At Lefstein-Suchoff CPA & Associates, LLC we assist those faced with various tax problems, such as IRS problems including IRS Audits. To do so, we keep up to date with recent Court decisions and IRS Rulings. In our last two posts and this current post we aim to share some of these with you.
The U.S. Supreme Court has agreed to consider if the Defense of Marriage Act (DOMA) violates the Fifth Amendment’s guarantee of equal protection as applied to same sex couples who are legally married under state law (U.S. Supreme Court Order List, December 7, 2012). The Court will review a federal estate tax case, Windsor v. United States, CA-2, 2012-2 ustc ¶60,654, in which the U.S Court of Appeals for the Second Circuit held that a surviving same-sex spouse was entitled to the estate tax marital deduction.
The Supreme Court also granted certiorari in Hollingsworth v. Perry, CA-9, 671 F.3d 1052. The Court will review whether the equal protection clause of the Fourteenth Amendment prohibits the State of California from defining marriage as the union of a man and a woman.
Section 3 of DOMA provides that for purposes of any federal statute or regulation, including IRS regulations, the word “marriage” means only a legal union between one man and one woman as husband and wife, and the word “spouse” refers only to a person of the opposite sex who is a husband or a wife. The Obama administration announced in 2011 that it will no longer defend the constitutionality of DOMA. The Republican-controlled U.S. House of Representatives formed the Bipartisan Legal Advisory Group to defend DOMA.
In Windsor, a long-time same-sex couple married in Canada in 2007. They had previously registered as domestic partners in New York City. One spouse died in 2009.
The survivor did not qualify for the unlimited marital deduction because of DOMA and paid, in her capacity as executor of the estate, $363,000 in federal estate tax. She subsequently filed suit in federal district court for a refund. The federal district court found that Section 3 of DOMA violated the equal protection clause of the Fourteenth Amendment because there was no rational basis to support it.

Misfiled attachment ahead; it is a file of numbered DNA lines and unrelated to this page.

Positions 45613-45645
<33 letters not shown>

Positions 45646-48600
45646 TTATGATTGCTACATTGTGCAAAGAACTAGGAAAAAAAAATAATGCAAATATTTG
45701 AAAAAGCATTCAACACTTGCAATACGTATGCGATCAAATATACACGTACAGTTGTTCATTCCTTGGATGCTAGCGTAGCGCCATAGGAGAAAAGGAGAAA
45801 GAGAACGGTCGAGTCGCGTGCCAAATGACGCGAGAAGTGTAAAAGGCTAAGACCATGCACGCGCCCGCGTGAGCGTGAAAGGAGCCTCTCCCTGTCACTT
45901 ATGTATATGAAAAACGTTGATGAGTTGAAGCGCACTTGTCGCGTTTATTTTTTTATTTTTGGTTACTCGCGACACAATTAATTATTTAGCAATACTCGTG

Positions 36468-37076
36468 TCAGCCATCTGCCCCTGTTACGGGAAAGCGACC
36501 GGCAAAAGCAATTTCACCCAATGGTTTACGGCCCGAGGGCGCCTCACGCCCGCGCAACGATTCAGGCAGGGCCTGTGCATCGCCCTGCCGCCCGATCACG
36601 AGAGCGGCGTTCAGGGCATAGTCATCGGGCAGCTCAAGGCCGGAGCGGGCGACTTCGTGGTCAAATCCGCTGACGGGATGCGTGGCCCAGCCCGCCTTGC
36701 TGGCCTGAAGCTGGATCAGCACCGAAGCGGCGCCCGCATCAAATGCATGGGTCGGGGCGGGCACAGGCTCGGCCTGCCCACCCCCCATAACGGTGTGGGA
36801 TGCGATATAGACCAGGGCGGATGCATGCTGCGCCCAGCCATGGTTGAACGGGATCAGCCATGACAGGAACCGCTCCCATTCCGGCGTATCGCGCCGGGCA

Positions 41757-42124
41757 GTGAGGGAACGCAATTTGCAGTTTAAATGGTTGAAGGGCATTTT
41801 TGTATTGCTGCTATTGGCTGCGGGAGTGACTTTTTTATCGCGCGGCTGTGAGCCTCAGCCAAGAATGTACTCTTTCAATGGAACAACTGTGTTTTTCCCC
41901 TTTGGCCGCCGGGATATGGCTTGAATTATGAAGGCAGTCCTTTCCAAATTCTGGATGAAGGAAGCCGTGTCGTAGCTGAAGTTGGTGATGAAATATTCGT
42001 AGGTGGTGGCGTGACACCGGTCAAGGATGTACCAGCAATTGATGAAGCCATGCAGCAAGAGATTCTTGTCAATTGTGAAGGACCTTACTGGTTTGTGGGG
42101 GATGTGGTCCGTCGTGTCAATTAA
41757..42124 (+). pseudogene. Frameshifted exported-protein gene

The Second Circuit found that Section 3 of DOMA requires heightened scrutiny because homosexuals comprise a class that has experienced a history of discrimination and, at this time, homosexuals are not in a position to adequately protect themselves from the discriminatory wishes of the majority. Section 3 of DOMA, the Second Circuit further found, was not substantially related to an important government interest and violated Equal Protection. Therefore, Section 3 of DOMA was unconstitutional.
On December 7, 2012, the Supreme Court announced that it would review the Second Circuit’s decision in Windsor. Oral arguments are expected to be held in early 2013 on:
- whether Section 3 of DOMA violates the Fifth Amendment’s guarantee of equal protection of the laws as applied to persons of the same sex who are legally married under the laws of their state;
- whether the Executive Branch’s agreement with the court that DOMA is unconstitutional deprives the Supreme Court of jurisdiction to decide this case; and
- whether the Bipartisan Legal Advisory Group has Article III standing in the case.
If the Supreme Court strikes down DOMA, it could open the opportunity for same-sex married couples to file amended income and estate returns for any open years.
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